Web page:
If you’ve traveled throughout Colombia, you’ve surely come across the typical streets lined with houses which have a tendency to be painted two colors. This has a name (the lower section, at least) and it is called a zócalo and is probably an old custom imported from Spain as one can see the same style in the old houses there.
As to why it is done, the point behind it is to protect the houses from erosion in the case of the passage of rainwater through the streets. Up to 80 centimeters from the ground, the a coat of cement is used in order to do the job. Perhaps the paint, then, signifies the point to which the house is protected from being eroded.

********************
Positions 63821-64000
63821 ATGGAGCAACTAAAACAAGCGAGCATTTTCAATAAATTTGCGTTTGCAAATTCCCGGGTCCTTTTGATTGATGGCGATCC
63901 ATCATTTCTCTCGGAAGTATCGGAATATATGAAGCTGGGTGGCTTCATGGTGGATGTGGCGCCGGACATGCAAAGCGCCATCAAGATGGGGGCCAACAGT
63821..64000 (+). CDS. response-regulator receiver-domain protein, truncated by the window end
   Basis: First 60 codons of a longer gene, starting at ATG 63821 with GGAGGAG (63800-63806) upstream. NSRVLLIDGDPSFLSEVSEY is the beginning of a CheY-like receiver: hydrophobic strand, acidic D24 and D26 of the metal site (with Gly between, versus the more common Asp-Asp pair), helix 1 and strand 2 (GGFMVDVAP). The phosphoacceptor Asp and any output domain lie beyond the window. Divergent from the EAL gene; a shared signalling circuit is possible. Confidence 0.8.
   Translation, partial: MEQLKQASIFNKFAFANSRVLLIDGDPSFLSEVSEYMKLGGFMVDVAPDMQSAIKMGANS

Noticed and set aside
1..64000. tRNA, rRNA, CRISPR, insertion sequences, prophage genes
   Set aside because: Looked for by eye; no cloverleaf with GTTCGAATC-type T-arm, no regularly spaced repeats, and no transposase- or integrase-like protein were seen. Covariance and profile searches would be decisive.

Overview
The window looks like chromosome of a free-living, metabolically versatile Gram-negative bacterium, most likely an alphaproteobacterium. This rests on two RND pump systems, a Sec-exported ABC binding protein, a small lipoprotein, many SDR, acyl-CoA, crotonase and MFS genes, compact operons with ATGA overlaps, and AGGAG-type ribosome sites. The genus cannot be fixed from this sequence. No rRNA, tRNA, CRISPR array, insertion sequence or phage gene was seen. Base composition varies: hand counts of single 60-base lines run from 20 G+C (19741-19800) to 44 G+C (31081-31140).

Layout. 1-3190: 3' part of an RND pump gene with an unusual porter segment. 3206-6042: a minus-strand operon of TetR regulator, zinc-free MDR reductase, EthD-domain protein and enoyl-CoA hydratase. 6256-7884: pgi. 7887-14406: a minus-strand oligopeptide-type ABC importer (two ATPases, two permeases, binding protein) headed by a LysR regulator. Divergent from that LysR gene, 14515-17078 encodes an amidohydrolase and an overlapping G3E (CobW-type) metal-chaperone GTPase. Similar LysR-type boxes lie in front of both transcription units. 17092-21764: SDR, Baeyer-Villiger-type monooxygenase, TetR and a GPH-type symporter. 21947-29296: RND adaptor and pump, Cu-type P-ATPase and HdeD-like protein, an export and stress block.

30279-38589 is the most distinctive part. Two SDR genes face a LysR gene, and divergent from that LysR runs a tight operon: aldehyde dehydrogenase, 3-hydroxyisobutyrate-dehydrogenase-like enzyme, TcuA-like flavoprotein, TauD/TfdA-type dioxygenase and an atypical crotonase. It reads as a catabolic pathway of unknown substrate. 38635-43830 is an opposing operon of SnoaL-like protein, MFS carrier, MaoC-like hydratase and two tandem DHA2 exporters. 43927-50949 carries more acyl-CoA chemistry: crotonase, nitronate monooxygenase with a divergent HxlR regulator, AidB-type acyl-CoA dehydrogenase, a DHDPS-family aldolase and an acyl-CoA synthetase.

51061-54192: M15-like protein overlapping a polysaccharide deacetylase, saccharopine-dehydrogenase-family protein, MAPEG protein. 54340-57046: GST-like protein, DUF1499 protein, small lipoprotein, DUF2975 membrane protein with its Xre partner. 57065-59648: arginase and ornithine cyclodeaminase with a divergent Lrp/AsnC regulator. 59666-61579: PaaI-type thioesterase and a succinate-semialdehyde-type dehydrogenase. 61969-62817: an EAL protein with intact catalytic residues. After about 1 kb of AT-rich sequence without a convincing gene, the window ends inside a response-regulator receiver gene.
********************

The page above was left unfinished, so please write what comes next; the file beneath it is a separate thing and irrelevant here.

In Guatapé, near the city of Medellín, the residents have made the zócalos into an art form by embedding designs in them. One could say that these designs tell a story of sorts, about the town and those who live in it. The zócalero profession has even emerged to meet the demand for such a service and they even compete amongst themselves to see who can design the best zócalo. No longer using only cement, there are those who make frescos (paintings set in plaster) to create more elaborate works.